Neither of us have really have a solid answer for this one, mostly because we have no idea what your skill set is. Both have the potential to look terrible. Having a happy collaboration is probably more important than winning whatever argument you’re having. Additionally though, saying something is ‘computer generated’ seems to dismiss whatever skill (and there’s a lot) is brought to digital lettering… there’s still a hand involved (we do take your point and are not being intentionally obtuse but it would perhaps be helpful to discard this particular dichotomy.) Granted, there is a kind of ineffable quality to the hand lettering of say, Dustin Harbin, but how many of us are Dustin Harbin? If there’s any doubt about your ability to pull this off, perhaps lettering on an overlay or a digital blue line is the way to go. Having said that, maybe give some solid consideration to the fact that is also useful to exploit the ability to fine tune and edit which digital lettering provides. I would also suggest you might want to look at generating a font for your project which is what we did for Moving Pictures (and others) using a service like fontifier.com. The results are not perfect and you still end up having to make a myriad of tiny corrections to kerning but we were generally happy with the end product.
Creators weigh in on 2013 and 2014, Part 3 - Robot 6 @ Comic Book Resources
In which one of us names "Above the Dreamless Dead" coming from First Second.
Editor Jeanine Schaefer organized the effort. I believe Chris Bachalo provided an interlocking sketch for the positions of the Sentinels in each quadrant and then the other artists built on their individual portion, adding the other characters. As each quadrant was completed, it was used as more specific reference where elements overlapping the borders were juxtaposed. Honestly, I just did what I was told to do.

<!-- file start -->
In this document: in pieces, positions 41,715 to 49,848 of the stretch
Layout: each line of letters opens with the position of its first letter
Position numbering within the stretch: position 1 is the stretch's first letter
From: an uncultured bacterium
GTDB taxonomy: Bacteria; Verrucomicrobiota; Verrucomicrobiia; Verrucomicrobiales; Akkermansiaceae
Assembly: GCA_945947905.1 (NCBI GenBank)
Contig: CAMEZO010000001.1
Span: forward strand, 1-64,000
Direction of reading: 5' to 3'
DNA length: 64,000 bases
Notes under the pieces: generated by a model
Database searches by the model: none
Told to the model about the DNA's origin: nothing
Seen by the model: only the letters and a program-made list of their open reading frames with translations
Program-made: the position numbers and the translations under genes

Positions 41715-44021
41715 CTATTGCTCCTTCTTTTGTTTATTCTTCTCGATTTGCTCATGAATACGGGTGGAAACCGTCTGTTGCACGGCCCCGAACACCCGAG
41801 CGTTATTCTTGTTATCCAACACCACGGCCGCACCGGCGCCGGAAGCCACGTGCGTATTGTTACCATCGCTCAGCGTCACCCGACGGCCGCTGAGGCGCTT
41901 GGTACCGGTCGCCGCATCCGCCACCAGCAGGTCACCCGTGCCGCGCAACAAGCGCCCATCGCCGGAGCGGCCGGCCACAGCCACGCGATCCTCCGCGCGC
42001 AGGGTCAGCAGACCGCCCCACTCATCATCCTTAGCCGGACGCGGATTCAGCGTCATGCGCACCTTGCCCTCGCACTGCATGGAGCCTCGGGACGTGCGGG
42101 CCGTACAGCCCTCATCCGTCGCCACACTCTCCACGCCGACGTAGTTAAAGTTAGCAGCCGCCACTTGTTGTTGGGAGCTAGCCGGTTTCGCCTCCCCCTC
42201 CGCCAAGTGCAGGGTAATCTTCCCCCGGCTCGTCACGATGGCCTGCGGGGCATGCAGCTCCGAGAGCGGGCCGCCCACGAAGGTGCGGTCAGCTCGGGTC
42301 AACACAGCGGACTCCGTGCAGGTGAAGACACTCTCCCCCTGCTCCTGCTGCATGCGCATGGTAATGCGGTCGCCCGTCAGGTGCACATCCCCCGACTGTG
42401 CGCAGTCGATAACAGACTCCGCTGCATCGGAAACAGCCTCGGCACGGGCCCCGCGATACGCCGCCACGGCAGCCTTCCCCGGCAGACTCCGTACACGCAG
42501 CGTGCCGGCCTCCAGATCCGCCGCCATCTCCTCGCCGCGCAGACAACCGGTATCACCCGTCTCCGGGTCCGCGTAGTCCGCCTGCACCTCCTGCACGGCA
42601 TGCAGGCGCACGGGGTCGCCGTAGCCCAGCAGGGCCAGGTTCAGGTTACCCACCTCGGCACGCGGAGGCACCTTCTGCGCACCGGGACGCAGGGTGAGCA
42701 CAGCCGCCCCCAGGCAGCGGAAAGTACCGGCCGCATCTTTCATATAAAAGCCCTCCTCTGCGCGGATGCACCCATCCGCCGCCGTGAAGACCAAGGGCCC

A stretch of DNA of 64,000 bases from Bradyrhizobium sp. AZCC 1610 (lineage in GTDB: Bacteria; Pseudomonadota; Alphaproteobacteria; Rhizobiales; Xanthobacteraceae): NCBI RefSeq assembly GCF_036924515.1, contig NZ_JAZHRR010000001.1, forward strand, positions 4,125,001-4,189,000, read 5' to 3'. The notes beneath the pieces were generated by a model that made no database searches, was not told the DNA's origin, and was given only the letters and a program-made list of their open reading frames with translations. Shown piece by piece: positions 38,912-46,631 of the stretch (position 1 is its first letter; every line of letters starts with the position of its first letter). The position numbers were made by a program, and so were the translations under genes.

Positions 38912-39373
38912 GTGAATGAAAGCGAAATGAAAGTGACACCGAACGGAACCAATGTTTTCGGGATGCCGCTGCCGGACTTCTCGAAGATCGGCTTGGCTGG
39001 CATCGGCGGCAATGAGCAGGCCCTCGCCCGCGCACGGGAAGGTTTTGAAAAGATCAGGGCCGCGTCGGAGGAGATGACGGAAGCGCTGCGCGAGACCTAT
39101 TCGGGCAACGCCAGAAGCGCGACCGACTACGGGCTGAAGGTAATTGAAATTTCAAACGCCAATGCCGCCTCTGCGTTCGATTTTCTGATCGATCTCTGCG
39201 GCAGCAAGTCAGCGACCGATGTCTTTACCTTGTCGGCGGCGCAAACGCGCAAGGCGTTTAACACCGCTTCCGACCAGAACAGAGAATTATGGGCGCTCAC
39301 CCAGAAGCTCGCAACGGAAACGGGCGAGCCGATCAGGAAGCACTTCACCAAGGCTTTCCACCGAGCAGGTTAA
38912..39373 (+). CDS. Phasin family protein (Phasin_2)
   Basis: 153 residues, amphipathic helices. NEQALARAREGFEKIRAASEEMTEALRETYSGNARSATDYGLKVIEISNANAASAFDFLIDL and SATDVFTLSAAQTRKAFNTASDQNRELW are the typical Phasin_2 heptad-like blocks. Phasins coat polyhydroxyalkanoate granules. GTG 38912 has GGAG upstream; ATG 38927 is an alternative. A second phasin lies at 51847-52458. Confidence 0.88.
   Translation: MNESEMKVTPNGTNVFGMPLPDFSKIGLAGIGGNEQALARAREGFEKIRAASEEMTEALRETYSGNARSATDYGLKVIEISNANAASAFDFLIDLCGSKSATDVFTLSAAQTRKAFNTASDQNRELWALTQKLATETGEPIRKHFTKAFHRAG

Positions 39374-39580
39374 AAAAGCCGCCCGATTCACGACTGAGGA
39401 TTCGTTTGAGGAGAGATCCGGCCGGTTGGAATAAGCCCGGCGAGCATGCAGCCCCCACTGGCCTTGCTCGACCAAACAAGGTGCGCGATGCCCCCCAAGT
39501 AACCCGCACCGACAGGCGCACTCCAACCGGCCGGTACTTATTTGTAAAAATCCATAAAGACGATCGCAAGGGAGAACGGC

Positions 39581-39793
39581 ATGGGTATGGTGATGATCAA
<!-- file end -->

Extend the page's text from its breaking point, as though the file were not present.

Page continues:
Hello and thank you.
I draw close to one page every day; sometimes it’s a little more and sometimes it’s a little less. I like to begin early and finish early, so my ideal working day runs from 7AM to 4PM. I rarely do much preparatory sketching. I do not have assistants. Your English is excellent— much better than my Spanish.
Just draw. Draw things in front of you, draw things that don’t exist. Draw whenever you can, and when you can’t, observe. You’re in a restaurant; how do people sit? How do they hold things? What shape are they? What do they wear? Is the light natural or artificial? How does it change what you see? You’re at the movies or you’re reading a comic; ask yourself the same questions, but understand that others are making decisions that govern what you see, by providing framing, or lighting, or costuming or casting. Is it better or worse than what you do? Why?
A comic artist will compose six or eight or ten drawings every day. You find out what works by doing, by looking and by asking why.
Hello to you.
I can’t have thoughts or feelings concerning something about which I do not consider, ever. I mean, it’s very nice to receive praise, but what other people —- apart from the client— think has no serious bearing on choices I make or the way I draw. That’s crazy-making.
However, I appreciate hearing that you consider the work worthwhile enough to help emphasize technical issues. Thanks for letting me know.
Thank you. Just keep drawing; it’ll happen. I find that a lot of young artists worry more about the finished quality of their work before they have sufficiently worried about the underpinning foundations. Concentrate on solid anatomy (not necessarily realistic-looking, but having what Roger Langridge calls Internal Consistency), rules of perspective, backgrounds and props. “Style” will come as a matter of course.
Unless she appears in ALL-NEW X-MEN, this seems unlikely.